Latest OneDayOnly ODOmeter index has made some startling findings; younger South Africans are shopping less online, while senior consumers are said to be embracing ecommerce more amidst the ongoing coronavirus crisis.
The survey found that the vast majority of online shoppers, who fall between the ages of 25 to 34 year was down 4% from the last ODOmeter, while the 35 to 44 and 45 to 54 age brackets are up 2% respectively.
“Although this may look like the younger age group is shopping less, it is possible that this could be linked to the effects of the long-term lockdown, and an indicator of the 35 – 54 year old bracket becoming more comfortable with making more frequent purchases online,” said Laurian Venter, director at OneDayOnly.
The reveal comes a year after OneDayOnly introduced its first ever index, ODOmeter in 2020, which was at the time focused on identifying areas the business was falling short and focusing on more of what the customer wanted from the e-tailer.
The survey was also used to gauge emerging online shopping trends and areas of the online consumer journey they could address to improve the user experience.
This time around, it involved over 9,000 respondents, (almost double from last year) and was varied between active online shoppers, infrequent online shoppers and non-shoppers.
Convenience, security as catalysts for ecommerce retail
When looking at the time spent online, more than a third said they spend more than 3 hours a day on the internet, with many citing convenience as the catalyst convenience when it comes to online shopping.
In terms of how often people shop online the survey indicated that most customers were returning to shop between once a week and once a month, which is up 3% from last year, with nearly two thirds of the group falling into these brackets.
Speaking at the event, Jessica van der Westhuyzen, digital and performance marketing manager at OneDayOnly explained that 50% of the respondents identified security trust as the main detractor from shopping online.
“This shows the importance of continually educating new users on the level of compliance and governance our business undertakes with our secure payment options and why we have the variation of payment platforms available to our customers. It also helps us evolve our FAQs and infotainment strategies that make it easy for our customers to engage with and have conversations with us.”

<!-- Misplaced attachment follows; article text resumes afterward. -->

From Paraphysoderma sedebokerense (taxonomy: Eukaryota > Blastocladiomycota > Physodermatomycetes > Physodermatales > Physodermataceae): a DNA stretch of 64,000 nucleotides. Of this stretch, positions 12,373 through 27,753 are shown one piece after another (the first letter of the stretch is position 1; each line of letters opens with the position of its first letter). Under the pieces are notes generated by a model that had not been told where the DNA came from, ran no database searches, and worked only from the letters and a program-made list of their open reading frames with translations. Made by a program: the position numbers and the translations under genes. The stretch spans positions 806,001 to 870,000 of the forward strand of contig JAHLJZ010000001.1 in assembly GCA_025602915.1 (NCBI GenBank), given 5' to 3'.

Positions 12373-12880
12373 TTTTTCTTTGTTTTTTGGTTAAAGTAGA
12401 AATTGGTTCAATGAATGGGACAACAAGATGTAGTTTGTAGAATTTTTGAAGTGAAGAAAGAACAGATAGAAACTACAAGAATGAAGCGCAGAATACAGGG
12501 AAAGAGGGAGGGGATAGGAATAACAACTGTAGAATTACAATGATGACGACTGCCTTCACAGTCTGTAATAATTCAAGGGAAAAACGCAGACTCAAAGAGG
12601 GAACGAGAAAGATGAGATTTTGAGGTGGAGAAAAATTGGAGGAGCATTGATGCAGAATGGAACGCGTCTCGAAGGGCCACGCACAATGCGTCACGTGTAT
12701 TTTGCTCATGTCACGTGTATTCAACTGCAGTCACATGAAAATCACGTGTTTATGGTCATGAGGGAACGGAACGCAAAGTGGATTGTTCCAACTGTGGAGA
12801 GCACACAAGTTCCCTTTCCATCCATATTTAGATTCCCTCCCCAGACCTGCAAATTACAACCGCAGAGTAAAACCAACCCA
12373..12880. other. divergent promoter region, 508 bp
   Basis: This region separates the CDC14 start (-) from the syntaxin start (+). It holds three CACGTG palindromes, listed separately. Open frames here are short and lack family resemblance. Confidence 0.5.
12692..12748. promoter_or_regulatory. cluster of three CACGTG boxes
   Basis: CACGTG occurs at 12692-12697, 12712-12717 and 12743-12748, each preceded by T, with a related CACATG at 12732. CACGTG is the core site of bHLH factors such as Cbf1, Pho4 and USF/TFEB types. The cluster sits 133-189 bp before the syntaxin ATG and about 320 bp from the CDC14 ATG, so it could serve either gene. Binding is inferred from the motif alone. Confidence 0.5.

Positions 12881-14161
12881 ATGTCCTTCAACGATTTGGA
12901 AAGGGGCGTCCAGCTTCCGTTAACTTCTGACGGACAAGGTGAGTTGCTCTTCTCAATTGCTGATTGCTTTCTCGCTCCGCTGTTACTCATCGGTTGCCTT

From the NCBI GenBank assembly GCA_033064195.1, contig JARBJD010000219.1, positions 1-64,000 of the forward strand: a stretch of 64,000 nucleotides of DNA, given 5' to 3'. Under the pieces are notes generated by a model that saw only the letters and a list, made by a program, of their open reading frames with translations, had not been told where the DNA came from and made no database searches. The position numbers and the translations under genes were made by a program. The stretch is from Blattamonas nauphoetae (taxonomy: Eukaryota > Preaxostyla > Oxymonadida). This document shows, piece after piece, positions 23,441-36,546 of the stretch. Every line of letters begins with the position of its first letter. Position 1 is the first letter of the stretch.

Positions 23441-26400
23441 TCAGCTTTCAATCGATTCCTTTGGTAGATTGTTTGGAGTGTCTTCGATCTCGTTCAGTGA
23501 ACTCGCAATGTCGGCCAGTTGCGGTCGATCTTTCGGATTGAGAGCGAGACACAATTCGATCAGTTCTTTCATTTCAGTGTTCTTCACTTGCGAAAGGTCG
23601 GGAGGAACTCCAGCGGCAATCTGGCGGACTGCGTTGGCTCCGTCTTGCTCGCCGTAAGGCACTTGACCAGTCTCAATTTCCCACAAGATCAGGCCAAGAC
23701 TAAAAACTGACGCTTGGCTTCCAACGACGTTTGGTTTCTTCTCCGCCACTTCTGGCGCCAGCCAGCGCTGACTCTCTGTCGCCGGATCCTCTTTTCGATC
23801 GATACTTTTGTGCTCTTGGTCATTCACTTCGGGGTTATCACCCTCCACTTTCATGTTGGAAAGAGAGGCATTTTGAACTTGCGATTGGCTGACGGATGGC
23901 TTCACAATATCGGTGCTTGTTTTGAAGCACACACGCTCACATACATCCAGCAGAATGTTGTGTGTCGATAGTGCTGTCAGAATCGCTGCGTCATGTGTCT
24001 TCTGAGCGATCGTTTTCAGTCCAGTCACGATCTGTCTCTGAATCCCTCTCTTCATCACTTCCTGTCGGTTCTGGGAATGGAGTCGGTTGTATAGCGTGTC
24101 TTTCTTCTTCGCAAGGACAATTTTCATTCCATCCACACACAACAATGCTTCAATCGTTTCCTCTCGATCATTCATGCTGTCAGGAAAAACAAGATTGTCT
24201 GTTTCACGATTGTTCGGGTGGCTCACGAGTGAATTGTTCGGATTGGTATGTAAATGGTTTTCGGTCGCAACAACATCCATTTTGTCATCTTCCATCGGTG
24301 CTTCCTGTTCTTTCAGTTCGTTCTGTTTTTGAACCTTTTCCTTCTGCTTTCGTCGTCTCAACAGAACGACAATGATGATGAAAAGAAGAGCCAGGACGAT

The same sentiments were reflected in a recent report by PwC titled ‘Achieving Total Retail: Consumer Expectations Driving the Next Retail Business Model‘.
The report found that South African consumers are looking for a full slate of shopping options, and that includes not only convenient online shopping, easy-to-use mobile sites or apps but that convenient websites physical stores still offer consumers a tangible experience. At the heart of it that e-tailers need to adapt in order to compete.
Covid-19 lockdown leads to rise in online shopping
According to dataportal.com, the number of internet users in South Africa has increased by 1.7 million (+4.5%) between 2020 and 2021. Van der Westhuyzen said that interestingly, 60% of people prefer to shop using their mobile phones. This came as a surprise to the team as when asked which platform the respondents preferred shopping from, websites were favoured over apps and while visits are higher on mobile, transactions are taking place on desktop.
“Desktop preference currently sits at 36%, with only 4% of people stating that shopping off a tablet is their preference,” she added.
Last year 68% of respondents had shopped online before the onset of the pandemic, with the consensus of lockdown leading to the marked rise in online shopping behaviour.
Now that lockdown levels have lifted, of the 2021 respondents 33% are still primarily shopping online while the majority (61%) are splitting their shopping between online and in store.
Only 6% have recommenced shopping predominantly in store. This will also be an interesting trend to keep an eye on in upcoming ODOmeter indices to monitor the shift in future online shopping behaviours.
Product categories that are being shopped for most often are tech at 41%, fashion at 39% and appliances at 32% which make up the Top 3 categories. “What surprised us though was that alcohol only drew a 25% response whereas we saw a significant spike in online sales both during and after the booze ban. This indicates potential growth opportunity in online alcohol sales,” said Van der Westhuyzen.
For more information or to have a look at the latest ODOmeter presentation, click here.